S.J. Chambers is an articles editor for Strange Horizons.Â Not only has her work appeared in that fine forum, but also Tor.com, Fantasy, Bookslut, and The Baltimore Sun’s Read Street Blog.Â She is also currently working with Jeff as his Master Archivist for The Steampunk Bible. You can find out more about S.J. at www.sjchambers.org.
This is my last post, and before I introduce my interviewee, I want to thank Jeff for giving me time and blog space, and I want to thank you, Ecstatic Days citizens, for reading my posts.Â I really enjoyed the conversations and sharing art and ideas with you all.Â If you happened to like the posts, more can be found at my Livejournal blog The Flightless Philosopher, and in various blogosphere haunts like Tor.com.
Rob Velella is an Independent Scholar and Poe blogger.Â He is the author ofÂ “The Edgar A. Poe Bicentennial Calendar” which was originally sold as a desk calendar, but has been posting almost daily throughout the year.Â Through the Calendar,Â Rob has highlighted unknown Poe facts and debunked popular myths.Â It’s an impressive undertaking, and in addition to Poe studies, Rob is also interested in Poe’s contemporaries.Â In addition to his fine scholarship, he is an accomplished orator, a performed playwright, and a gentleman.
S.J.: Â Â Before we get into the Bicentennial, my first question for you is why Poe? Why do you care; why should others care?
R.V.: It’s a hard question to answer. I sort of just fell into Poe. I started with the typical mainstream image of Poe in my mind. When I realized he wasn’t just a crazy, drunken, drug-addicted horror fetishist, I felt like I’d been let into a secret society.Â So the trick is to let others join that secret society too. Look beyond the “stereotype” of Poe.
S.J.:Â But the mainstream image initially attracted you? Stories, poems? What was your gateway?
R.V.:Â Like most people, I knew “The Raven” and “The Tell-Tale Heart” and little else. I’d heard he was a druggy, that he was suicidal, insane, that alcohol fueled his writing. I’m happy to learn it’s much more complicated.
S.J.:Â Yes, and I have to say, you’ve been doing a wonderful job of deconstructing and debunking Poe with your calendar.
R.V.:Â Thanks. The idea was to expand our understanding of Poe.
S.J.:Â I agree with what you said about the secret society, and that there is the desire to bring everyone in too.Â I had hoped the Bicentennial would lead to a better understanding of Poe and his work beyond the mainstream image, but I’m not sure it has. What are your thoughts on what you have observed?
R.V.:Â I have a love-hate relationship with the Poe bicentennial. The reality is that a good portion of it is reinforcing the Poe myth: wine tastings in catacombs, midnight vigils – the typical dark Poe stuff. But I can’t complain because it’s still pulling people towards Poe.Â It’s like you said, there is a gateway of sorts. With any luck, at least a few of these (dare I say?) bandwagon Poe fans will join the secret society.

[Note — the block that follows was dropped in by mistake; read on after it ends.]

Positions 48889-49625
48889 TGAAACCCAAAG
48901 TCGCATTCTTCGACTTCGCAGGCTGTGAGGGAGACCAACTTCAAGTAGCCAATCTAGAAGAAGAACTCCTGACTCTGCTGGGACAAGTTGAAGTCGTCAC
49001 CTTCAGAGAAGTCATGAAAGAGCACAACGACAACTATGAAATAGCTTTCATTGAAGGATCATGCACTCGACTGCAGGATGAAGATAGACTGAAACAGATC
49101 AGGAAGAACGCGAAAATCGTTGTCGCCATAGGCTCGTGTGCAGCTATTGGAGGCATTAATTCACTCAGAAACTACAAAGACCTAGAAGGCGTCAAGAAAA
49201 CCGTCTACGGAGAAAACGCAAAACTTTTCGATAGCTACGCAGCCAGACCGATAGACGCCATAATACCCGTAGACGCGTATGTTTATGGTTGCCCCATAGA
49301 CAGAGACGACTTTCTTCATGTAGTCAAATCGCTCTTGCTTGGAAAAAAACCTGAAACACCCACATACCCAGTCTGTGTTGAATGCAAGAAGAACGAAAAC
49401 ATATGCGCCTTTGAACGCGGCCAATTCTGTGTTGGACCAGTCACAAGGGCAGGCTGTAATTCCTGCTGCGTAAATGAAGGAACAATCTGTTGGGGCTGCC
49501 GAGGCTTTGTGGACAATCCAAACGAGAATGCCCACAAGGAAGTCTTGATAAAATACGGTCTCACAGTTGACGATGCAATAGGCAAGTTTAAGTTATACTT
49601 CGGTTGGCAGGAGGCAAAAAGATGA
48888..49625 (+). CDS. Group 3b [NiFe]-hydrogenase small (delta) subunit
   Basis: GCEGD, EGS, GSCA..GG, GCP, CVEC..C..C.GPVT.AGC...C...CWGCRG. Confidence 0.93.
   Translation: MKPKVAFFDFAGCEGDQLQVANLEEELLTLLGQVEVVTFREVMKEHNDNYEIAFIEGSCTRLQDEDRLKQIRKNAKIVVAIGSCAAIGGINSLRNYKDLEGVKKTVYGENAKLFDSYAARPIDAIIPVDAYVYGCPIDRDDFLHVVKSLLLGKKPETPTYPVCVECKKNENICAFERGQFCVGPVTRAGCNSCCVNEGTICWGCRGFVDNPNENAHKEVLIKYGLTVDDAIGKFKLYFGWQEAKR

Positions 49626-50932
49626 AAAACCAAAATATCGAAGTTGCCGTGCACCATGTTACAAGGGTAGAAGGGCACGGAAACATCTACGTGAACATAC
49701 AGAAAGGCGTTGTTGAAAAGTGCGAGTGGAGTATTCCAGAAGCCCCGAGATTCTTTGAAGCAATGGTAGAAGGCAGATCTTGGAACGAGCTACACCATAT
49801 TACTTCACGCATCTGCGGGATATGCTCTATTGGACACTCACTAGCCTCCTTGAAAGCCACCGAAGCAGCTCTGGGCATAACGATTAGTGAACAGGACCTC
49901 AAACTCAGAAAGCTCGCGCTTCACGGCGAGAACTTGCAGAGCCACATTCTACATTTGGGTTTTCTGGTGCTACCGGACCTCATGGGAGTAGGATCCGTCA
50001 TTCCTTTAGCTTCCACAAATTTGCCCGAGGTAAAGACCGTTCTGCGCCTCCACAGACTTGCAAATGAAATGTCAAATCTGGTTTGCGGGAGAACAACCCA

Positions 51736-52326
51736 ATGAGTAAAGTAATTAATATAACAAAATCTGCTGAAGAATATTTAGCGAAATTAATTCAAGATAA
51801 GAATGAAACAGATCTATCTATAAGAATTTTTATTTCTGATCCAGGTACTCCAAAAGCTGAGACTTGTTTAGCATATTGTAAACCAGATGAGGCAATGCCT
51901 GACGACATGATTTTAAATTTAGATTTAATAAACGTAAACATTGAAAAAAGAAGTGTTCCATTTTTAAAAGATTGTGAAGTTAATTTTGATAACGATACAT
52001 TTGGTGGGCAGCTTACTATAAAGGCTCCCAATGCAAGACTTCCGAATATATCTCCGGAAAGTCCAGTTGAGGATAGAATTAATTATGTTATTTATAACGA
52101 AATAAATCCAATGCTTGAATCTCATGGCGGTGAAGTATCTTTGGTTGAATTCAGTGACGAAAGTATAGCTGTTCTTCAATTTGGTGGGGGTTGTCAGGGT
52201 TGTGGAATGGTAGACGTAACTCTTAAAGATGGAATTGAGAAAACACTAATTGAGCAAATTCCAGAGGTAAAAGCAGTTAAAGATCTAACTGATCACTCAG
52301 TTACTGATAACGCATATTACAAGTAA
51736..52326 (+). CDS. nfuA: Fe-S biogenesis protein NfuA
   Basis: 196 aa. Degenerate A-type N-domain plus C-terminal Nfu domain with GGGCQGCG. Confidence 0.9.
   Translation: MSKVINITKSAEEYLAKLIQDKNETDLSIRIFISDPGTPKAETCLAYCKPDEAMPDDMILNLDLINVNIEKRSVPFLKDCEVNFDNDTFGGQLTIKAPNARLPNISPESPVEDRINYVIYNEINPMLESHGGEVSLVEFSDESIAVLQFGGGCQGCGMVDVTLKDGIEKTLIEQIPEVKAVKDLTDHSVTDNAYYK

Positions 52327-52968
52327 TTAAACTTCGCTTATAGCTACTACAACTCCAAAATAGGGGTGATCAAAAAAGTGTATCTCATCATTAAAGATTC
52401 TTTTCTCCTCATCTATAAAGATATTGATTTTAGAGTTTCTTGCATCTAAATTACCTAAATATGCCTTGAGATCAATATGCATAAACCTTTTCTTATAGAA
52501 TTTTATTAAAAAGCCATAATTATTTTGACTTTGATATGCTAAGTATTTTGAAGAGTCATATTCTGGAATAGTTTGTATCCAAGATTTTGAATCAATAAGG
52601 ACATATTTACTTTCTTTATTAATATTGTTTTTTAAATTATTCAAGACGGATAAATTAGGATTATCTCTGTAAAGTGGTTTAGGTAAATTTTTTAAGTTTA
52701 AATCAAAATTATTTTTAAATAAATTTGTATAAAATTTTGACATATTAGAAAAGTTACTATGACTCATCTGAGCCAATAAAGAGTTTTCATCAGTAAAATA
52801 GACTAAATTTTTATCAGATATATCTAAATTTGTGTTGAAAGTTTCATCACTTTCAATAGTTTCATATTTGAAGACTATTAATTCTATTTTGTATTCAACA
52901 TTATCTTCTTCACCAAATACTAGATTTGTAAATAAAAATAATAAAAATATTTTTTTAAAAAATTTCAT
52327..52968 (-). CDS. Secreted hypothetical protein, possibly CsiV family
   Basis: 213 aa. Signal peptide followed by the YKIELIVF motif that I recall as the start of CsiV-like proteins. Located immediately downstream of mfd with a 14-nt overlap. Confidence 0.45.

S.J.:Â I do think there are certain readers that like their Poe drunk and mad, specifically those that are into writing about Poe as a character in fiction.
R.V.:Â Poe fiction is very, very frustrating! In fact, my senior thesis as an undergraduate was on Poe in pop culture, particularly fiction.Â The worst Poe book [My Savage Muse] I read was nothing more than a series of necrophilia scenes. I’m sure the author finished the manuscript and was quite satisfied that he’d nailed it.Â My take on Poe as a fictional character is that authors choose one side of the historic Poe (his macabre side, his alcohol side, even his cryptographic problem-solving intelligent side) and present only that and nothing more–like it doesn’t occur to them he could be so complicated as to incorporate some of all of that.
S.J.:Â Was there any book you found redeeming?
R.V.:Â Matthew Pearl made a good decision when he chose not to include Poe as a character at all; he was already dead when The Poe Shadow begins.Â There’s a small, self-published one called Coffee with Poe, which I also thought was great.
S.J.:Â Now, are you in an academic program currently? I recall you were one of the rare breeds, the Independent scholar, at the conference.
R.V.:Â I’m outside academics right now, and proud to be independent.
S.J.:Â Â What does that mean to you?
R.V.:Â I look at it this way: I don’t do this stuff (research, write papers, go to conferences) because I have to or because I’m trying to impress a tenure board. I do it because I have a genuine passion for it. It’s fun learning about dead people!Â I already have a BA and MA; occasionally I think about going back for a PhD but…
S.J.:Â You maybe wouldn’t have time for what you are doing; or in the way you are doing it?
R.V.:Â I think what I do is different anyway. I think of myself as Prometheus. I steal the scholarship from the academics and distribute it to mankind.Â My hope is to bring these dead writers back to the forefront of our collective consciousness. I do that by working with the mainstream readers.
I don’t think you’d get a lot of PhDs speaking to local historical societies, public high schools, and learning in retirement organizations. But those audiences are the ones that I want to get into reading Poe (and others).
S.J.:Â Â Not just Poe, Longfellow and Griswold (of all people!)?Â And you are right–not to get on a soap box here–but academia is a self-containment unit.Â Knowledge should be spread far and wide, and unfortunately that isn’t happening outside of academic gates.